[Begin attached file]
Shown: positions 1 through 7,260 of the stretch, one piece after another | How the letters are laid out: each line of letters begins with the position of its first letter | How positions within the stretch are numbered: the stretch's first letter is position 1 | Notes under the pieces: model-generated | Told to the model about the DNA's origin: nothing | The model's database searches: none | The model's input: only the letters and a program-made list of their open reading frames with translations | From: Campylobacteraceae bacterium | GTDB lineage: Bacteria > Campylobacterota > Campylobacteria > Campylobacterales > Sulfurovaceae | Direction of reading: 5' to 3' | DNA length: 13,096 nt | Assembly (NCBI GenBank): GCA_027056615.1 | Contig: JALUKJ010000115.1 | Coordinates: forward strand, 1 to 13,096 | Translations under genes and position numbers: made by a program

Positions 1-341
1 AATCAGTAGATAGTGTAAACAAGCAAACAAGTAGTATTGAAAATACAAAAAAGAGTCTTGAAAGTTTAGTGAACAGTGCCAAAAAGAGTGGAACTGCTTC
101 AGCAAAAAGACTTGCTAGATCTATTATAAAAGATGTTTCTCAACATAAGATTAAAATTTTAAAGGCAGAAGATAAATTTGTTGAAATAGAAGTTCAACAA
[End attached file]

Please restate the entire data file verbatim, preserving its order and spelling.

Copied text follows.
Shown: positions 1 through 7,260 of the stretch, one piece after another | How the letters are laid out: each line of letters begins with the position of its first letter | How positions within the stretch are numbered: the stretch's first letter is position 1 | Notes under the pieces: model-generated | Told to the model about the DNA's origin: nothing | The model's database searches: none | The model's input: only the letters and a program-made list of their open reading frames with translations | From: Campylobacteraceae bacterium | GTDB lineage: Bacteria > Campylobacterota > Campylobacteria > Campylobacterales > Sulfurovaceae | Direction of reading: 5' to 3' | DNA length: 13,096 nt | Assembly (NCBI GenBank): GCA_027056615.1 | Contig: JALUKJ010000115.1 | Coordinates: forward strand, 1 to 13,096 | Translations under genes and position numbers: made by a program

Positions 1-341
1 AATCAGTAGATAGTGTAAACAAGCAAACAAGTAGTATTGAAAATACAAAAAAGAGTCTTGAAAGTTTAGTGAACAGTGCCAAAAAGAGTGGAACTGCTTC
101 AGCAAAAAGACTTGCTAGATCTATTATAAAAGATGTTTCTCAACATAAGATTAAAATTTTAAAGGCAGAAGATAAATTTGTTGAAATAGAAGTTCAACAA